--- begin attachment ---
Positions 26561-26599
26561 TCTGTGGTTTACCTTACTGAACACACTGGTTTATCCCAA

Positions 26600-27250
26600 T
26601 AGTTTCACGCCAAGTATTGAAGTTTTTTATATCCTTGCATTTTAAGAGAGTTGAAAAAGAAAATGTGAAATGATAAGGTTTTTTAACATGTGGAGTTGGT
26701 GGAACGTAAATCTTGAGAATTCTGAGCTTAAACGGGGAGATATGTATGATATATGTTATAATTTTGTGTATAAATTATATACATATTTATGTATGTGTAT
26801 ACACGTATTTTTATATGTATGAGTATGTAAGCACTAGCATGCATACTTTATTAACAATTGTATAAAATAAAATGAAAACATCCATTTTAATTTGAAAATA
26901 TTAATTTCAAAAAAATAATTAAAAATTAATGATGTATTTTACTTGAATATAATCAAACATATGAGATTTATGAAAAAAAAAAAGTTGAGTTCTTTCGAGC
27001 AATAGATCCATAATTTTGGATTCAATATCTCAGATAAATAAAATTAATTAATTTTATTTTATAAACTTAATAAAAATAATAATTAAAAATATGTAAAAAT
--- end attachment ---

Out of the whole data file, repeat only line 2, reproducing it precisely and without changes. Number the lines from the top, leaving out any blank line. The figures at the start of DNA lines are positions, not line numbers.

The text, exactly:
26561 TCTGTGGTTTACCTTACTGAACACACTGGTTTATCCCAA